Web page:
announcement urging campus safety. Furthermore, one student reported an attempted abduction on Aug. 30, while another reported an attempted abduction and assault on Sept. 6 at 2:30 a.m., according to ISU Septmeber Rave alerts. The student who was assaulted, a male who was walking home on the north side of campus, managed to fend off the attackers, who were reportedly two adult African-American males, according a Statesman articles from Sep. 6. Despite these incidents, ISU Police Chief Bill Mercier disagrees with Lynch that the campus police force, which consists of 24 officers, is too

small or too forbearing. “Our crime rates are pretty low,” Mercier said Tuesday morning. “Some years we have a spike and some years we don’t, but there is never drastic increase.” This week, ISU Police identified one of the men suspected of approaching female students on campus and offering them rides. Dominick Iacobazzi, 65, of Terre Haute, is the registered owner of both a red minivan and gold sedan that were identified by students as the vehicles used in the reported incidents, according to ISU Police. CONTINUED ON PAGE 11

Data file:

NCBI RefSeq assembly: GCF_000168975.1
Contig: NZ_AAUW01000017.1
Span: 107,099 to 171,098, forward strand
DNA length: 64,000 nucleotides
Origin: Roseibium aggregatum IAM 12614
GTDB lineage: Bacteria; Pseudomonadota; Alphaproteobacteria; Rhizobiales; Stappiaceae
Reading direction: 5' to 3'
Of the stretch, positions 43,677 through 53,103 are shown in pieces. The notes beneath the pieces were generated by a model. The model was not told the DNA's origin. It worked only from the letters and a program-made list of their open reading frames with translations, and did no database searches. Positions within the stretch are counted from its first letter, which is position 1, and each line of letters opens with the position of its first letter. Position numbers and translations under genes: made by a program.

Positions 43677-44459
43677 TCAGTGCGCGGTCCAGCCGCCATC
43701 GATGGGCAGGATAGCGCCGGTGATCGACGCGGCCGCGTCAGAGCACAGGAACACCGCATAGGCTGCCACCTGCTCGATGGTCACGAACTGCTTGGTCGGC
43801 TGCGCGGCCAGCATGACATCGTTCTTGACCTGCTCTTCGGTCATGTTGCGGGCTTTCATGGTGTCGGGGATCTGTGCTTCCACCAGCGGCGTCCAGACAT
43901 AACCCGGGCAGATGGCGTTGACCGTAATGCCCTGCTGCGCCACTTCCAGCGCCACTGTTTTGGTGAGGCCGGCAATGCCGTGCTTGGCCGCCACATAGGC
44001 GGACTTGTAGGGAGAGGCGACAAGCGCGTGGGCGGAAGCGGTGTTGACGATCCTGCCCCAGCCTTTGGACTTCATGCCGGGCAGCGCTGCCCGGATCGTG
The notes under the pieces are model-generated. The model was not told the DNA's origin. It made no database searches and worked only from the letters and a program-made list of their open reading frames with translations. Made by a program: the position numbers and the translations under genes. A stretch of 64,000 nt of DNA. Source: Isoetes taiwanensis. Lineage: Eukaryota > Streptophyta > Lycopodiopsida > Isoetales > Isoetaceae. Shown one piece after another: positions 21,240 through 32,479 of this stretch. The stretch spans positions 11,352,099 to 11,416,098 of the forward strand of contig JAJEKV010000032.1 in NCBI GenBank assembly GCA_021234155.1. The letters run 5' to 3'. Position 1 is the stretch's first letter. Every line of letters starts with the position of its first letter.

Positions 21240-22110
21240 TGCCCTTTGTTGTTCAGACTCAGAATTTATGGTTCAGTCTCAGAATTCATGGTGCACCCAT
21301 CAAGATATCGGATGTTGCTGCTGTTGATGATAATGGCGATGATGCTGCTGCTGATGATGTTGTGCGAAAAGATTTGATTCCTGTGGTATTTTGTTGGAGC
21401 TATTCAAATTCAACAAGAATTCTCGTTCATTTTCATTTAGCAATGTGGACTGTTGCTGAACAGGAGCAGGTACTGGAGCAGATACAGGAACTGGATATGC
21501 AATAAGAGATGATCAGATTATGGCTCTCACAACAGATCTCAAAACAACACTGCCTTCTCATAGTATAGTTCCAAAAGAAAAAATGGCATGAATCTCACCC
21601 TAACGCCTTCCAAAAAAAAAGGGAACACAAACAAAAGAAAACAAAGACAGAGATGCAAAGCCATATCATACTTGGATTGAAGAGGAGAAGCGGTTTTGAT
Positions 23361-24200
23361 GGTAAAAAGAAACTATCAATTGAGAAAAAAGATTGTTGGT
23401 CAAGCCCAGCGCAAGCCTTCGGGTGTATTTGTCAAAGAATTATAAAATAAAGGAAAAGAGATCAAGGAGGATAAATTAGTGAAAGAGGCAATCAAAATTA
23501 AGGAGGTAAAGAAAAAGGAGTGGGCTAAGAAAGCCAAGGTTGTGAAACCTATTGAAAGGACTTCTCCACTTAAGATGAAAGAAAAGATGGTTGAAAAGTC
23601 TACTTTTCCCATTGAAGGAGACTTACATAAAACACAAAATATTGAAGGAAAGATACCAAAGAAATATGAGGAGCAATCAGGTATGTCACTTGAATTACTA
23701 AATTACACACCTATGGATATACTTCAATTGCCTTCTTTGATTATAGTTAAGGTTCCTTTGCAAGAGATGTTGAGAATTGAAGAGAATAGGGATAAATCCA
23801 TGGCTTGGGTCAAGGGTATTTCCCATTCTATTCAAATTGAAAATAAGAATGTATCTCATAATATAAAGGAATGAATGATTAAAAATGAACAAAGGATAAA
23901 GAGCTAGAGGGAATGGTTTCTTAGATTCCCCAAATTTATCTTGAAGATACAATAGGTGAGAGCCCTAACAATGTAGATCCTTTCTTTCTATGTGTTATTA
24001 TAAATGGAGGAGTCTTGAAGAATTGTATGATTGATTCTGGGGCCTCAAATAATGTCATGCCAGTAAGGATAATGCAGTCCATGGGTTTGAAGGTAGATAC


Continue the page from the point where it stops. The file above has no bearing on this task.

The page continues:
sheets: How can students protect themselves?


Digging for a win: Volleyball snags another victory against Chicago PAGE 12


Friday, September 27, 2013 • Page 2 News Editor, Tamera Rhodes

Continued from PAGE 1

something we’re being told is important, if we want to get money from the state of Indiana.” In addition, 25 percent of ISU’s stateappropriated funds for the 2012-2013 academic year were determined based on four-year graduation rates, Bradley said. In an effort to improve those rates, the university will keep expanding scholarship programs, increase visits to campus from college-bound seniors and maintain reduced rates for out-of-state and international students. “We’ve made progress; we’ve got more progress to make, but I know with the things that we’re doing we’re going to make it,” Bradley said. Another challenge Bradley discussed is the difficulty ISU has in recruiting African American and Latino faculty members. It is happening at an “agonizingly slow” pace and the rapid turnover rate isn’t helping, he said. Although the amount of diverse faculty members has grown substantially over the last decade, it isn’t climbing quickly enough, and the university will have to conduct more in-depth studies to pinpoint the root of the issue, he said. In the coming year, he will place greater responsibility on college deans and departmental chairs to bring in new hires.